Possibly, the chip is optimised for fast readout (for video), giving up a bit on maximum DR?

Best regards
Erik


And thus the sensor/camera is built differently - rather than have an on-sensor ADC (like it is with the 36MP sensor), the ADC is offboard like it is with Canon's DSLRs?
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Vladimirovich
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« Reply #44 on: June 18, 2014, 09:54:49 AM »
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DR is hard to measure, mostly because of lens flare affecting the results.

as far as I remember DxO photos illustrating their process they do not use lens during that test - they do illuminate sensor in camera directly and they do not measure sensor DR - they measure "camera's" DR, so whatever reflections are in chamber housing a sensor are not supposed to be totally absent.
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Vladimirovich
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« Reply #45 on: June 18, 2014, 09:56:50 AM »
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And thus the sensor/camera is built differently - rather than have an on-sensor ADC (like it is with the 36MP sensor), the ADC is offboard like it is with Canon's DSLRs?
ADCs can still be on board but might be designed in a different way vs regular Sony tech
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Vladimirovich
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« Reply #46 on: June 18, 2014, 09:57:50 AM »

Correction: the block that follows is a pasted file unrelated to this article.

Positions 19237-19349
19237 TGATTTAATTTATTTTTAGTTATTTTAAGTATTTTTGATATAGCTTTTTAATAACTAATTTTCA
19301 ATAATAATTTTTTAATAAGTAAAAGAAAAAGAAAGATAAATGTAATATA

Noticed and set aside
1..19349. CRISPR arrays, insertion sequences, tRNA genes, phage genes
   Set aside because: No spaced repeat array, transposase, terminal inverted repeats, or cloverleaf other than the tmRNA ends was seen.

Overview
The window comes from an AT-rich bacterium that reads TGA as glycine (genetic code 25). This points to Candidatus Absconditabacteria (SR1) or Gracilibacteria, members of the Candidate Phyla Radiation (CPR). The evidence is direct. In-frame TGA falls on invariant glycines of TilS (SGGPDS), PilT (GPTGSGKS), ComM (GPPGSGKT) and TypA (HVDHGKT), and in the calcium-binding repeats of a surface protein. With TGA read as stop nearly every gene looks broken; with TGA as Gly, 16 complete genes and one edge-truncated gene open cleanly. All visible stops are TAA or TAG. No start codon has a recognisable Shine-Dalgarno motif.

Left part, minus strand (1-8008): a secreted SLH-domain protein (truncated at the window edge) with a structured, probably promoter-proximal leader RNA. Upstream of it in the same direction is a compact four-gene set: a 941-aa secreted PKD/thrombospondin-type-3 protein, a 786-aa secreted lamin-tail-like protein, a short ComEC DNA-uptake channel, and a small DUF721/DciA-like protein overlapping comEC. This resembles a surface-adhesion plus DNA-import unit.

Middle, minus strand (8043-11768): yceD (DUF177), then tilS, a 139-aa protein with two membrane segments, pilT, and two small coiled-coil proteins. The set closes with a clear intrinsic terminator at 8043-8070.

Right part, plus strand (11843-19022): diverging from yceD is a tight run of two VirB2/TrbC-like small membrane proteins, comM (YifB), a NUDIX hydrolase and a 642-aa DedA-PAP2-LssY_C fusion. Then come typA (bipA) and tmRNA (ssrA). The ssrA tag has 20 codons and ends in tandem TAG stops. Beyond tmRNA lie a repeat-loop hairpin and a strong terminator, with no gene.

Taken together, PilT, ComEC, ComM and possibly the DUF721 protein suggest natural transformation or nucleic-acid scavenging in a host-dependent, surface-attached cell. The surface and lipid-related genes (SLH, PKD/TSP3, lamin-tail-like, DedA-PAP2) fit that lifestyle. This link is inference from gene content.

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Possibly, the chip is optimised for fast readout (for video), giving up a bit on maximum DR?

fast readout for video (and electronic shutter for stills) is achieved by switching ADCs in 10bit mode
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Ben Rubinstein
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« Reply #47 on: June 18, 2014, 10:22:20 AM »
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What would be interesting is to see what DR Sony claimed for the A7r and then compare to their claim for the A7s. With whatever methodology they use the ratio should be similar should it not?
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Jim Kasson
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« Reply #48 on: June 18, 2014, 11:12:20 AM »
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ADCs can still be on board but might be designed in a different way vs regular Sony tech

Not only the ADC could be different. Take a look at the white paper pointed to by this link:

http://www.aptina.com/products/technology/DR-Pix_WhitePaper.pdf

Unfortunately -- at least for my perspective -- it seems that it was written by a product manager, not an engineer, but it does offer two interesting -- again, at least for me -- insights.

The first is the separation of dynamic range into Intra-scene DR and Inter-scene DR. I've been working with ISO-less sensors almost exclusivly for the last couple of years, so the distinction is a little jarring to me, but those of you who work with Canons will be able to get your head around it more easily.